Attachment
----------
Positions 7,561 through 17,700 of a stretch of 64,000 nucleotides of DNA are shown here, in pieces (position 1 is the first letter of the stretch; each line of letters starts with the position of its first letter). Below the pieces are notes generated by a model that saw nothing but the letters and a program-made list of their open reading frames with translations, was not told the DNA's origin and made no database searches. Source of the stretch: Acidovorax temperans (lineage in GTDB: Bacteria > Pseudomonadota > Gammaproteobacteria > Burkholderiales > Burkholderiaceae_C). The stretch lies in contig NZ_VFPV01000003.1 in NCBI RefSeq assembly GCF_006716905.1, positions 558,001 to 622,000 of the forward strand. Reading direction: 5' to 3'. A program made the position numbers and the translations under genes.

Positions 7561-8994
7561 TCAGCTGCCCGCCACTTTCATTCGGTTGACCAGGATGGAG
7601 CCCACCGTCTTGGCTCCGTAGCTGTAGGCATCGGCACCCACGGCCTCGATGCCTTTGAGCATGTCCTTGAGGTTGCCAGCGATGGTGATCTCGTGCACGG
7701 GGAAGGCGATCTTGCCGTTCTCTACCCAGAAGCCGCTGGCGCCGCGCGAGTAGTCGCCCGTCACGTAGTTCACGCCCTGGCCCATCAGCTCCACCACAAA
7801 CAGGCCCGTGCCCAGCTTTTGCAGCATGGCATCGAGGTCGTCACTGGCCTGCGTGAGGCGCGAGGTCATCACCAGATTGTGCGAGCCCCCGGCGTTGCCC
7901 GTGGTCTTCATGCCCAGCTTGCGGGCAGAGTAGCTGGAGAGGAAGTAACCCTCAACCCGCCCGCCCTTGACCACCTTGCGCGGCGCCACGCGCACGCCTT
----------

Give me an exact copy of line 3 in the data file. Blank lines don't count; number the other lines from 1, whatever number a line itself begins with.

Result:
7561 TCAGCTGCCCGCCACTTTCATTCGGTTGACCAGGATGGAG